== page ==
Carrie Buck, American woman who was the plaintiff in the case of Buck v. Bell (), in which the U.S. Supreme Court upheld the constitutionality of compulsory eugenics-based sterilization laws.

When Buck was three years old, her mother was institutionalized after being found “feebleminded” and. “Imbeciles: The Supreme Court, American Eugenics, and the Sterilization of Carrie Buck,” by the journalist and lawyer Adam Cohen, gives a detailed account of the many forces that converged to bring Author: Andrea Denhoed.

The sterilization of Carrie Buck User Review - Not Available - Book Verdict "Three generations of imbeciles" were "enough" for Justice Oliver Wendell Holmes to 4/5(1).

Now, the truth about one of America's most shameful moments is revealed in The Sterilization of Carrie Buck. On Octoyear-old Carrie Buck was sterilized without her understanding or consent - and with the blessings of the United States Supreme h Pages: Imbeciles NPR coverage of Imbeciles: The Supreme Court, American Eugenics, and the Sterilization of Carrie Buck by Adam Cohen.

News, author interviews, critics' picks and more. Imbeciles: the Supreme Court, American eugenics, and the sterilization of Carrie Buck. By Adam Cohen. lnthe Supreme Court handed down a ruling so disturbing, ignorant, and cruel that it stands as one of the great injustices in American history.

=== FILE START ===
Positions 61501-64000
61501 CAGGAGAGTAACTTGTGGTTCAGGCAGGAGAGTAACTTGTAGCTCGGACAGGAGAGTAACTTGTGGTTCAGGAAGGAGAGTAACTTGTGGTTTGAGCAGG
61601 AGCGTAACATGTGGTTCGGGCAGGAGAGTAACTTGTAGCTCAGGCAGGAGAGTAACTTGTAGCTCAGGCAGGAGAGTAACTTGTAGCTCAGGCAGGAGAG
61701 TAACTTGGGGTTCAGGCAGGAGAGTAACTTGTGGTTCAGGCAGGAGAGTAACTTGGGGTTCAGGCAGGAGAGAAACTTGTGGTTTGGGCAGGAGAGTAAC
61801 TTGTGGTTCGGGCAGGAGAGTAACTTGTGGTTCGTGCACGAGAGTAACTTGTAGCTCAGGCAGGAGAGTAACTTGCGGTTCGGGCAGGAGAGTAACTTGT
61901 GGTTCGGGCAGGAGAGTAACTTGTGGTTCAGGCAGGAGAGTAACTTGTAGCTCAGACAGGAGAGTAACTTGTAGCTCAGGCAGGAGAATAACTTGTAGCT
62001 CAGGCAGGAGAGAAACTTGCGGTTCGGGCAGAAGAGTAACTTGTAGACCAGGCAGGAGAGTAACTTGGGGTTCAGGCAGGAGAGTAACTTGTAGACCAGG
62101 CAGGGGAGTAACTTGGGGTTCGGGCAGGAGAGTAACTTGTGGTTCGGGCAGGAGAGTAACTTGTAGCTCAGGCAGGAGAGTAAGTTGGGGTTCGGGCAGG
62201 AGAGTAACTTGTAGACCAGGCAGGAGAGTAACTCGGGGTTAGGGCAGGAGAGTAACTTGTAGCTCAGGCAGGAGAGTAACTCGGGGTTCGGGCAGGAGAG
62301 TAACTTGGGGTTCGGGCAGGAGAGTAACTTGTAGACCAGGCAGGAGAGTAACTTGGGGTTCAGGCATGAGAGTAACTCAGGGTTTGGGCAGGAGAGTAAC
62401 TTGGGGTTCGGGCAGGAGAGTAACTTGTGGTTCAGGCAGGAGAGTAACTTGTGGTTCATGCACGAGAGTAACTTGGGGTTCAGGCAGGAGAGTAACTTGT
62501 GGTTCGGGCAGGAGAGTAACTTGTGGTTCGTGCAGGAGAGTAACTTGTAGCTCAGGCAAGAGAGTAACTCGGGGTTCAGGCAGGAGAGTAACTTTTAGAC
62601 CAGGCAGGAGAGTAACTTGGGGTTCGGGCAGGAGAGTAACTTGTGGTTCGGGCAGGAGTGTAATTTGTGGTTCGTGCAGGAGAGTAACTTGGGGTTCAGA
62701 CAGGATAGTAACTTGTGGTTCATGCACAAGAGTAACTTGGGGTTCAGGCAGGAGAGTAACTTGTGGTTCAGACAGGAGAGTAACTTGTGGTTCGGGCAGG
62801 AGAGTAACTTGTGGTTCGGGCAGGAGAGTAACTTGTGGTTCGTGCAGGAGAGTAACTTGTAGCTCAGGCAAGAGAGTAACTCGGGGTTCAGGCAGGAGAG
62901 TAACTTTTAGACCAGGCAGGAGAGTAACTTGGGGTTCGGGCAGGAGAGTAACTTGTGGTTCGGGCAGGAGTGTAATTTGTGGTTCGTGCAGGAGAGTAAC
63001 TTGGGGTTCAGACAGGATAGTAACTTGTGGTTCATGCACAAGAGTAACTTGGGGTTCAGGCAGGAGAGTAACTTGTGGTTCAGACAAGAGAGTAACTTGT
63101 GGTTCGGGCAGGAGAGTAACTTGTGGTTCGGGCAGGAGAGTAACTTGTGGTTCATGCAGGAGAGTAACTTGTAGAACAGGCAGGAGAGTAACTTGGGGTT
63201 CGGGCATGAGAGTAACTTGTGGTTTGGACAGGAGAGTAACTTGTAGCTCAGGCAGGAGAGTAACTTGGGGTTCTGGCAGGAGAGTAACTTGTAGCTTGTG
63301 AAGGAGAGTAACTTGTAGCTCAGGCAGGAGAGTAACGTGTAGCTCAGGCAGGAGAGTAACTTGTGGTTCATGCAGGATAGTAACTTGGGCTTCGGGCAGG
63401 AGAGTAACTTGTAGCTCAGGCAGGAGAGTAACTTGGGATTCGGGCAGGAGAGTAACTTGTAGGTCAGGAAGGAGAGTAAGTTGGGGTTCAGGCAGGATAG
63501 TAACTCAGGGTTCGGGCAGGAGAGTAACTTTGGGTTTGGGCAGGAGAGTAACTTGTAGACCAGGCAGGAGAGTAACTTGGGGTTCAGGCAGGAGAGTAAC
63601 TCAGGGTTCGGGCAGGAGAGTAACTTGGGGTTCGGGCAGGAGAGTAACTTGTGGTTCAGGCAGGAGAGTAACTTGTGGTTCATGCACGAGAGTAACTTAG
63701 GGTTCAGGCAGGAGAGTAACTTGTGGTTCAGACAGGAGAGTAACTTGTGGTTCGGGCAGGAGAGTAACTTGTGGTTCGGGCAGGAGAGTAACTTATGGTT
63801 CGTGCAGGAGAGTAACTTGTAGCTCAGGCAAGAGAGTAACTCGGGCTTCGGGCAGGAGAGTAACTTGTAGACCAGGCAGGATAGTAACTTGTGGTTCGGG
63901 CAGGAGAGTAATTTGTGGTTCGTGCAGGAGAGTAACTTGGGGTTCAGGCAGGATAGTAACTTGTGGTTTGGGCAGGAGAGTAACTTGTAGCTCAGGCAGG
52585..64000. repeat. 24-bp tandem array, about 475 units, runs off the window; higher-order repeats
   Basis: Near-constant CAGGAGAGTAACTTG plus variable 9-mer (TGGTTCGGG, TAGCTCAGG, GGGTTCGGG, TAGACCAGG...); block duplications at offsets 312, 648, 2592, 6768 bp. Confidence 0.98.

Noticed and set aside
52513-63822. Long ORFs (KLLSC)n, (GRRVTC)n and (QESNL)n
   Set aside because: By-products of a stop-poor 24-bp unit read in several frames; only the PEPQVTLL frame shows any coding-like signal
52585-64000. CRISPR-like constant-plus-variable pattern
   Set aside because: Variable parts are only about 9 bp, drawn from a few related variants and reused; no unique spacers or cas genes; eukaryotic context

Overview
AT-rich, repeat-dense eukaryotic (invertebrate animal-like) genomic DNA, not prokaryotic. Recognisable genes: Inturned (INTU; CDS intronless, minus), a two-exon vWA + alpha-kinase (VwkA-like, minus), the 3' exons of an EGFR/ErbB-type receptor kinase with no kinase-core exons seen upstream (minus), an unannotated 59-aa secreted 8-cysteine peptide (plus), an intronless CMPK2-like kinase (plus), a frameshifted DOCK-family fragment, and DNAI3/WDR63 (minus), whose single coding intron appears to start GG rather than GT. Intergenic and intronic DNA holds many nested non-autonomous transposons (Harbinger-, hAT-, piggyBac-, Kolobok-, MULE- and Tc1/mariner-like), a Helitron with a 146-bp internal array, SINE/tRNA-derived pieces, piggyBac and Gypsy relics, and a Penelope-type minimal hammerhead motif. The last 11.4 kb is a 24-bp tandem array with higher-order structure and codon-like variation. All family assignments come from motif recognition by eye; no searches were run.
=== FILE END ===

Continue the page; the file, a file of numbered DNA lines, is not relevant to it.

InCarrie Buck was the first person to be sterilized in the state under the new law, which included sterilizing anyone who was feeble-minded, an imbecile or epileptic.

The Supreme Court upheld the decision in Buck v. Bell, validating sterilization and increasing sterilizations throughout the country. But in just five paragraphs, the court upheld a statute that enabled the State of Virginia to sterilize “mental defectives” — specifically one Carrie Buck, a young resident of the Virginia Colony.

Carrie and Emma Buck inright before the Buck v. Bell trial, which provided the first court approval of a law allowing forced sterilization in Virginia.

M.E. Grenander Department of Special. Book Overview Longlisted for the National Book Award for Nonfiction One of America's great miscarriages of justice, the Supreme Court's infamous Buck v.